What MDS 3.0 will mean for nursing home providers

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So, it's finally here. MDS 3.0, the updated resident assessment tool, has officially taken effect. So how exactly will this highly anticipated system change the way you, nursing home providers, operate? There are several ways.

Here is a brief rundown of the differences between this quality instrument differs and its predecessor, MDS 2.0. (Please see your MDS coordinator for more details):

The interview process:

One of the biggest changes is that MDS 3.0 for the first time incorporates residents into the interviewing process. Allowing residents to be involved in decision-making has several benefits, the Centers for Medicare & Medicaid Services, believes. It will give them a sense of ownership over their care, which could improve their clinical outcomes. It also will help promote resident-centered care. Finally, the information should be more accurate.

Take note: Resident interviews are contained within the new MDS 3.0 in Section C (Cognitive Patterns), Second D (Mood), Section F (Preferences for Customary Routine and Activities), and Section J (Pain).

MDS 3.0 requires four specific resident interviews. The questions are scripted in the MDS. The RAI (Resident Assessment Instrument) manual instructs the interviewer to ask the questions as they are written. To learn about the resident interview process, check out chapter three in the manual.

Rehab

MDS 3.0 and its temporary RUG-IV classification system companion will have a major effect on reimbursement under Medicare Part A therapy. The system introduces modifications to skilled therapy definitions, coding and RUG (Resource Utilization Group) assignments. Probably of most significance to providers is there is required coding for three types of minutes: individual, concurrent and group. Each has a specific value as it relates to RUG code assignments.

Take note: The new rules say that all minutes of individual minutes go toward RUG-IV 66 classification. One-half of concurrent therapy minutes apply, as well as all minutes in group therapy. But group therapy minutes cannot exceed a 25% cap of the total minutes of therapy applied.

Nursing home providers are concerned that, as a result of these limitations, residents will be assigned to lower RUG codes, which will lower therapy reimbursement. The advice among the provider and therapy community is to emphasize the group minutes and de-emphasize the concurrent therapy minutes because of the greater weight assigned to group therapy minutes. Stay tuned for more on this issue.

It's also worth remembering that the introduction of the RUG-IV today is only expected to be temporary. Because the healthcare reform law pushed RUG-IV implementation back until 2011, CMS is devising a hybrid RUG-III system (with RUG-IV's revisions on concurrent therapy and the look-back period) for providers to tide them over to 2011. RUG-IV will serve as a bridge until the hybrid system has been completed, CMS has said.

Care Area Assessments

MDS 3.0 replaces Resident Assessment Protocols (RAPs) with Care Area Assessments (CAAs). CMS believes that CAAs allow for more in-depth assessment of residents.

The biggest difference the between the old and new MDS assessment process is that MDS 2.0 required that RAPS be the tool for conducting the thorough assessment. The new MDS does not mandate a specific assessment tool. CMS instead wants providers to use “tools that are current and grounded in current clinical standards of practice” for further assessment of potential areas of concern.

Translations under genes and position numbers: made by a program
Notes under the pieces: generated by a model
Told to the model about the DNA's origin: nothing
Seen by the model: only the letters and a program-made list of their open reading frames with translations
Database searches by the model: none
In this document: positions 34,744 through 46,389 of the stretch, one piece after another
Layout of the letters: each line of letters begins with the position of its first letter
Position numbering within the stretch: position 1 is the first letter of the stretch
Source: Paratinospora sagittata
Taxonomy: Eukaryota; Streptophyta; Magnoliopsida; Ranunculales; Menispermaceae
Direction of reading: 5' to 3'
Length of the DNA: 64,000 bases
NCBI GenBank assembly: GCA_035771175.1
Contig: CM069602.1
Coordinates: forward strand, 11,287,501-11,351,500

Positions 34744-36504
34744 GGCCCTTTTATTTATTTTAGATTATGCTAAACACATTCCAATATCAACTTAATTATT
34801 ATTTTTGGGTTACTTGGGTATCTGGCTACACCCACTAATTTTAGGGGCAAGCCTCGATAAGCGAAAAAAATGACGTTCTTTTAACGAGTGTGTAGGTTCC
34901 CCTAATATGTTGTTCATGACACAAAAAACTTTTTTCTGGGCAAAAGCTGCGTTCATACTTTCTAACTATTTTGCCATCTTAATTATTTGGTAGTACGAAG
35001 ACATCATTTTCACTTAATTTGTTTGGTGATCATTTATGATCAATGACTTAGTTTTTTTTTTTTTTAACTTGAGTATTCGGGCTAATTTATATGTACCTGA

Take note: These potential areas of concern were formerly known as “triggered care areas.” MDS 3.0 has assigned an acronym to this phrase: Care Area Triggers (CATs). Completing the MDS only identifies CATs, which indicate caregiving needs and problems. CATs serve as the link between data and further assessment. See chapter four of the MDS 3.0 RAI manual for information on the care areas and the CAA process.

New operational, computer systems

Perhaps the most noticeable impact of MDS 3.0 on nursing home providers is the operational and technological adjustments. Policies need to be developed because of new MDS 3.0 processes. There must be changes in documentation formats and policies. Facilities need to plan for payment changes. Personnel must receive training on the assessment process. 

Upgrading hardware and software needs to accommodate the new data formulation and processing is also apparent. Of course, the sooner providers have installed MDS 3.0 software, the sooner employers have been able to get up to speed on the new system.  

Take note: Even though the system is underway, it's not too late to update your facility processes and systems. Start weekly management meetings if you haven't already. Talk to your vendors. Most importantly, work as a team. MDS touches nearly every aspect of your business. And one little suggestion: Treat your MDS coordinator extra special this year. 

A major overhaul

There is plenty more to say on the new system, which some say represents the biggest overhaul to payment and operations since the prospective payment system took effect in 1999. In other words, MDS 3.0 is big. Now that it's starting, all eyes will be on providers and how they adapt. Also, you can bet that there will be plenty of analysis on whether the system ultimately helps to deliver better resident assessment, as regulators have promised.

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McKnight's Daily Editors' Notes features commentary on the latest in long-term care news and issues. Entries are written by Editorial Director John O'Connor, Editor James M. Berklan, Senior Editor Elizabeth Newman and Staff Writer Marty Stempniak.

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